In tourism-driven cities across the country, online booking platforms such as Airbnb and HomeAway have all but erased the line between vacation homes and residential rentals.
Zoning rules that once kept them in separate districts have become practically obsolete as the listing services make it easier and more profitable than ever for homeowners to rent a guest house or spare bedroom to visitors.
Over the past few years, many homes traditionally rented by residents have been converted to short-term rentals. In popular neighborhoods, property owners can earn twice as much renting to visitors as they would leasing to long-term tenants, according to data from Airdna, a California-based consulting and analytics firm that tracks Airbnb rentals.
For historic cities like Charleston that are seeing a rapidly growing population and a shrinking supply of affordable housing, the explosion of short-term rentals stands to make a bad situation worse.
The Charleston region is quickly becoming a place only the wealthy can afford to live.
That fact hasn't been lost on the city's Short-Term Rental Task Force, a group of local historic preservationists, residents and real estate professionals who have worked all year on a new set of regulations for short-term rentals.
"It’s indisputable that short-term rentals raise the cost for housing in neighborhoods," task force member Kristopher King, executive director of the Preservation Society of Charleston, said.
The group's proposed ordinance is being reviewed by the Planning Commission, which ultimately could approve it, change it, or reject it altogether before it goes to City Council.
The ordinance would legalize short-term rentals across the city for the first time. Currently, the city only permits them in commercial areas of Cannonborough-Elliottborough downtown, but city officials acknowledge there are hundreds operating illegally across the peninsula, West Ashley, James Island, Johns Island and Daniel Island.
The new rules aim to better regulate them and ultimately ensure that short-term rentals don't outnumber residences. But some provisions meant to protect the local housing stock are unpopular with homeowners already operating short-term rentals. Others say they don't go far enough to truly keep residents from being priced out of their neighborhoods.
Under the new ordinance, the rentals would have to be owner-occupied, registered and licensed by the city so that they can be monitored.
Eligible homes would have to be at least 50 years old, to keep developers from building new units solely for short-term rental use.
The most controversial proposal would require hosts to be on the premises throughout their guests' stays. Whole-home rentals are the most popular type of rentals on all the platforms, primarily because hosts can rent out their houses while they're traveling themselves, and most guests prefer the privacy.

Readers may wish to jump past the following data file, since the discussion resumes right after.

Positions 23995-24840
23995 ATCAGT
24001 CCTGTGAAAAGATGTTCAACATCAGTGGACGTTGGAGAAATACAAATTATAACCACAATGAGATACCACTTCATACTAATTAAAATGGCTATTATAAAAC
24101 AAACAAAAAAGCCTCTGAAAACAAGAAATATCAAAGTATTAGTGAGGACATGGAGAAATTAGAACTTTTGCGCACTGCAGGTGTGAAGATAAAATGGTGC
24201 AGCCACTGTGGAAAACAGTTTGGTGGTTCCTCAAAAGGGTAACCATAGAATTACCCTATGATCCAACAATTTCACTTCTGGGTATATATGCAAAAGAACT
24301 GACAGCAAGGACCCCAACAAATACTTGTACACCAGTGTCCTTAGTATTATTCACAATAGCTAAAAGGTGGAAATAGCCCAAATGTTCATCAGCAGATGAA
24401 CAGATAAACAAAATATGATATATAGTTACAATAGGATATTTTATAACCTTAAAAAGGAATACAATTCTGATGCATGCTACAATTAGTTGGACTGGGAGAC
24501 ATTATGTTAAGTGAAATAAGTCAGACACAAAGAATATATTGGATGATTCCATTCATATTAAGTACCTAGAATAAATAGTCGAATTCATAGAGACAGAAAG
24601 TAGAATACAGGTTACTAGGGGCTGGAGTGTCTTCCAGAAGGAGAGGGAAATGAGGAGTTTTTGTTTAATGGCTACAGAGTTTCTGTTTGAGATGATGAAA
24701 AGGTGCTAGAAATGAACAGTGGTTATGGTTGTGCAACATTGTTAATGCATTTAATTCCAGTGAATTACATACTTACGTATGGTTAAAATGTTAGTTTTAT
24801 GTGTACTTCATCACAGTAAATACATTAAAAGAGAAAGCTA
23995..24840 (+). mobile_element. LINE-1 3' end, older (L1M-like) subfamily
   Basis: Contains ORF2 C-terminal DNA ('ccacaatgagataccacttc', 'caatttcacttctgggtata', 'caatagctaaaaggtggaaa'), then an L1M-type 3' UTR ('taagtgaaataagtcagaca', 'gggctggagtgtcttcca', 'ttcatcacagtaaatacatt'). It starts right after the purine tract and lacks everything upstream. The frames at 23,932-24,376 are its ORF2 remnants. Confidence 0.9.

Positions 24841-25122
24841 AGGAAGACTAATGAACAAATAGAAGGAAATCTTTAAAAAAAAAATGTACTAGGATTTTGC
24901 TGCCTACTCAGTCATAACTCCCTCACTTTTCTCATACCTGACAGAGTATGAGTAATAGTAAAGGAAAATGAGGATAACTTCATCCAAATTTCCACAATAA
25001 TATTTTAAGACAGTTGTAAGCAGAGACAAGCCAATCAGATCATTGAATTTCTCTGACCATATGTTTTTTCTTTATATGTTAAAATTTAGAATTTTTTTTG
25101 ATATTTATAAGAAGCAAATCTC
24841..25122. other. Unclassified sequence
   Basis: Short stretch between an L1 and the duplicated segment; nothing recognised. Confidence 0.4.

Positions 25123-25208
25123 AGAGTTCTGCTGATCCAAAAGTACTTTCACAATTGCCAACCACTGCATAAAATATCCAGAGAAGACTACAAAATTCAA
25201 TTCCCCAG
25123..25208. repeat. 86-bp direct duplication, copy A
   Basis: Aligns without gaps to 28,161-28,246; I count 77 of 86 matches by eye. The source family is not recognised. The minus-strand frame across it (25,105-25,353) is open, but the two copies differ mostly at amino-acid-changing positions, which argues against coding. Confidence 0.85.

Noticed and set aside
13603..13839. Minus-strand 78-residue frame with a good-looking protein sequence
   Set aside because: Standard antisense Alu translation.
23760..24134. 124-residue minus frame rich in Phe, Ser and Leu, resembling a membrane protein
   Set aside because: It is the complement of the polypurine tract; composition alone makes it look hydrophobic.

City Planner Jacob Lindsey said the provision is designed to protect the stock of housing available to residents.
"When whole homes are listed as vacation rentals, those homes are removed from the rental market, which lessens supply and therefore drives up cost," he said. "If someone rents a spare room to a traveler, it doesn’t seem to remove housing from the system."
Rashaunda Grant, who uses her family's secondary home on James Island as a whole-home rental, argued against the rule at one of the Planning Commission meetings.
"We tried long-term rentals, and it was terrible," she said. "People were tearing up our home."
Property owners who live in duplexes or have accessory dwelling units such as granny flats would have an advantage because they can be rented as private units but would still be considered owner-occupied.
But Daniel Ravenel, a Charleston native and real estate agent who serves on the task force, said those are the types of units his company often rents to residents. Allowing them to be used for short-term rentals still would shrink residents' already slim housing options.
"I wonder how many young people who work in the hospitality industry or who go to the College of Charleston or who intern at the Medical University, how many of those folks will be able to afford living on the peninsula with the pervasiveness of short-term rentals?" he asked.
Asheville, N.C., a nearby tourist destination also in the throes of an affordable housing crisis, does not allow hosts to use their whole homes or accessory dwelling units for short-term rentals.
In New Orleans, whole-home rentals are only banned in the historic French Quarter. In other neighborhoods where they're allowed, they're multiplying rapidly.
Breonne DeDecker, who works for a community land trust and housing rights organization in New Orleans, has been tracking short-term rental listings throughout the city since 2014 with other volunteers. She said whole-home listings have increased by more than 120 percent in the past two years.
"You can get so much more money in New Orleans renting to a tourist than you can to a renter," she said. "We've lost almost 4,000 entire homes off the market."
In Charleston, Lindsey said the city plans to hire a data analytics firm next year to get a deeper understanding of how short-term rentals affect the housing stock. That will indicate whether stricter regulations on short-term rentals are needed to preserve long-term housing, he said.
The Planning Commission will meet again at 3 p.m. Dec. 4 to review the short-term rental ordinance. The meeting will be held in the auditorium of the Charleston County Public Library, 68 Calhoun St.